Can you share your vision for marketing, strategy, communications, risk or any other plan with employees and stakeholders in a succinct way?
I cringe when I see 100-page documents set to be reviewed in 3 – 5 years from organizations with good intentions but old school planning methods. These may have worked “back in the day” but rarely get the job done effectively today.
The problem with the lengthy, wordy, and dry plan document is that no one has the time or attention span to read them. They also have too many objectives that are all ranked with equal importance, so like a second helping plate full of sides at Thanksgiving, they all get picked at but none actually getting finished.
Finally, that new program you were going to create became 100% irrelevant in the time between creating that lofty plan and the next iteration.
Here are the many ways that overplanning like this is costing you time and money.
- Someone or more likely lots of someones spent a lot of time coming up with the content.
- Those someones had to research the possible solutions, some of those solutions never seeing the light of day.
- Several more someones were supposed to read it. *More on this topic below.
- It’s 3 or 5 years later and now you have to do it again and read it again or do you scrap the whole thing and start fresh?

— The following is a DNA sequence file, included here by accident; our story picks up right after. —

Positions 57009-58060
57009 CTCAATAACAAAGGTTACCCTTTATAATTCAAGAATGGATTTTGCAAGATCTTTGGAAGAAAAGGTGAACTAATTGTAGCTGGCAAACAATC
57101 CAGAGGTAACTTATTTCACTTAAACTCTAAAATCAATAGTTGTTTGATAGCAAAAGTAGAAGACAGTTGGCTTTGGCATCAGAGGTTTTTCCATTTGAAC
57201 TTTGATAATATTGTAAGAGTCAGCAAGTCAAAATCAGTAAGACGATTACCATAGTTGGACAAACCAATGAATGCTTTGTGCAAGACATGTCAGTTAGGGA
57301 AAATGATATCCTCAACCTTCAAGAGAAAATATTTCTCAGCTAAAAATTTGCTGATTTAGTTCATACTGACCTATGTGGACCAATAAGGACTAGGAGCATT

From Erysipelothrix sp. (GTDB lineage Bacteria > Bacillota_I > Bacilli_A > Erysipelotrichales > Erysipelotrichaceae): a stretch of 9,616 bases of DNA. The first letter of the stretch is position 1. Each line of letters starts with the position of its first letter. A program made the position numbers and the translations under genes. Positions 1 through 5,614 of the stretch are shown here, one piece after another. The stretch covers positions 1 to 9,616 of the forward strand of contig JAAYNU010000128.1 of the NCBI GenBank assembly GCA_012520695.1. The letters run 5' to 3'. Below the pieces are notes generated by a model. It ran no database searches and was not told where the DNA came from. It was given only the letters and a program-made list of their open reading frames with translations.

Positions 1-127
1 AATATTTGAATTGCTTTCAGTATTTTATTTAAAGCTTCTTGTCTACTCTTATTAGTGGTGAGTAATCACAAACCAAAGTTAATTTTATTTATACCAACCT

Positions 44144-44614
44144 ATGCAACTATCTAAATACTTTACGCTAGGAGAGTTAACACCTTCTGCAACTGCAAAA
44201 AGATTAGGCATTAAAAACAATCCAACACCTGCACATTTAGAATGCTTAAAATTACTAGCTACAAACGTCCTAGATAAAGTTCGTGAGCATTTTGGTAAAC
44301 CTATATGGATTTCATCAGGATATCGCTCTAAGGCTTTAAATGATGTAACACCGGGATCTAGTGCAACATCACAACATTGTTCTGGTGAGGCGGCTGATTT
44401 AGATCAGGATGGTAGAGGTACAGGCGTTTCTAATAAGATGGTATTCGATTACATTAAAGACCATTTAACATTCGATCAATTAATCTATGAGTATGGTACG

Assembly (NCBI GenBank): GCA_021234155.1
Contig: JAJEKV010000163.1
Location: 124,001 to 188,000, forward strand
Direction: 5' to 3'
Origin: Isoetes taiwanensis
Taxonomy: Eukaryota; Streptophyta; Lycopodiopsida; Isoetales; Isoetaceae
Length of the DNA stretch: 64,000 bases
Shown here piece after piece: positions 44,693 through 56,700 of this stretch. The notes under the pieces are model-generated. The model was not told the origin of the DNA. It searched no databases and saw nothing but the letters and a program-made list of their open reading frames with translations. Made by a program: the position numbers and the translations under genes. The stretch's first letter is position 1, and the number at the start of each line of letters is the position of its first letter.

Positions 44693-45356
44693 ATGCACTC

- If it’s really long, or the people who created it are gone, you might even have to pay someone to make sense of it.
That’s a lot of time and money spent. Taking time to be focused and specific will help you be way more efficient later. Let’s just consider the reading factor alone. I’ve seen organizations create a 100-page strategic document and disseminate that to working people and actually expect them to read it, understand it, and ask questions about it. Then they wonder why no one asks any questions and conveniently assume that means everyone must be getting it.
The truth is, even as recently back as seven years or so this was the norm. Wordy Word docs stuffed with difficult to edit tables and hard to read figures may even be sitting on your shelf somewhere.
So what is the solution? At the basic level (sorry, I know you don’t want to hear this), it’s spreadsheets. When skillfully organized, spreadsheets are our friends. At the next level up dashboards or visual displays that include charts and text. At the highest level, there are any number of software applications created just for the creation and monitoring of the progress of plans.
Finally, prioritizing is key. I suggest if you have 100 ideas, that 95 of them go on an ongoing ideas board and you can re-evaluate them the next time you revisit the plan. Then re-evaluate on shorter time horizons, like quarterly rather than annually or bi-annually rather than three years. When you reach a review point, you’ll be removing completed items and re-evaluating “stuck” items, then you can move the next round of top priorities to the official plan.
In short, make time to plan more often and prioritize, prioritize, prioritize!
Laura Thorne is a GovLoop Featured Contributor. She is an organizational improvement consultant. She specializes in helping business owners and individuals to be more effective. Laura has over 25 years of professional experience and has had opportunities to work with some of the best and worst performing organizations. Read her posts here.